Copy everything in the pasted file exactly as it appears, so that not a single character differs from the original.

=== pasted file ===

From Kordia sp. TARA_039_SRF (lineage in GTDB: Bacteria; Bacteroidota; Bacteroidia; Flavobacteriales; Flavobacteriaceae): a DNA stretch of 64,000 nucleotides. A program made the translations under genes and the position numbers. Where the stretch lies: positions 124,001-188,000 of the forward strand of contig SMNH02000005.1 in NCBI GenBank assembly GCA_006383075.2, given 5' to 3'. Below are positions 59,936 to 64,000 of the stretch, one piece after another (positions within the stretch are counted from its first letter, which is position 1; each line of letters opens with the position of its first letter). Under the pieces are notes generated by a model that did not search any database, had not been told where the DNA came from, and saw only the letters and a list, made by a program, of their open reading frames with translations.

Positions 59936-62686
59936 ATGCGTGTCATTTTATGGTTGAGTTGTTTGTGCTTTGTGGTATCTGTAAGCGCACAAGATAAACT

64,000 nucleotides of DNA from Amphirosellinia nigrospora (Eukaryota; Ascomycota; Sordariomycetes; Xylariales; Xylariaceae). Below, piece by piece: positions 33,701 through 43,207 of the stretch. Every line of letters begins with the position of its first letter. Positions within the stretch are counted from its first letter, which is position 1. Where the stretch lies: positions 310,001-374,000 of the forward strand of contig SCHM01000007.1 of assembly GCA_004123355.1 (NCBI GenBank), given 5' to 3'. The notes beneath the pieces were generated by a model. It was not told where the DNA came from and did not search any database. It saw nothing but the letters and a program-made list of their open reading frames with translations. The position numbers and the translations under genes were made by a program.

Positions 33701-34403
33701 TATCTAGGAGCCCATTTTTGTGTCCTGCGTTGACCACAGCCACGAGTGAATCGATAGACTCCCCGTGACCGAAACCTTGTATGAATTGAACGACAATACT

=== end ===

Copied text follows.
From Kordia sp. TARA_039_SRF (lineage in GTDB: Bacteria; Bacteroidota; Bacteroidia; Flavobacteriales; Flavobacteriaceae): a DNA stretch of 64,000 nucleotides. A program made the translations under genes and the position numbers. Where the stretch lies: positions 124,001-188,000 of the forward strand of contig SMNH02000005.1 in NCBI GenBank assembly GCA_006383075.2, given 5' to 3'. Below are positions 59,936 to 64,000 of the stretch, one piece after another (positions within the stretch are counted from its first letter, which is position 1; each line of letters opens with the position of its first letter). Under the pieces are notes generated by a model that did not search any database, had not been told where the DNA came from, and saw only the letters and a list, made by a program, of their open reading frames with translations.

Positions 59936-62686
59936 ATGCGTGTCATTTTATGGTTGAGTTGTTTGTGCTTTGTGGTATCTGTAAGCGCACAAGATAAACT

64,000 nucleotides of DNA from Amphirosellinia nigrospora (Eukaryota; Ascomycota; Sordariomycetes; Xylariales; Xylariaceae). Below, piece by piece: positions 33,701 through 43,207 of the stretch. Every line of letters begins with the position of its first letter. Positions within the stretch are counted from its first letter, which is position 1. Where the stretch lies: positions 310,001-374,000 of the forward strand of contig SCHM01000007.1 of assembly GCA_004123355.1 (NCBI GenBank), given 5' to 3'. The notes beneath the pieces were generated by a model. It was not told where the DNA came from and did not search any database. It saw nothing but the letters and a program-made list of their open reading frames with translations. The position numbers and the translations under genes were made by a program.

Positions 33701-34403
33701 TATCTAGGAGCCCATTTTTGTGTCCTGCGTTGACCACAGCCACGAGTGAATCGATAGACTCCCCGTGACCGAAACCTTGTATGAATTGAACGACAATACT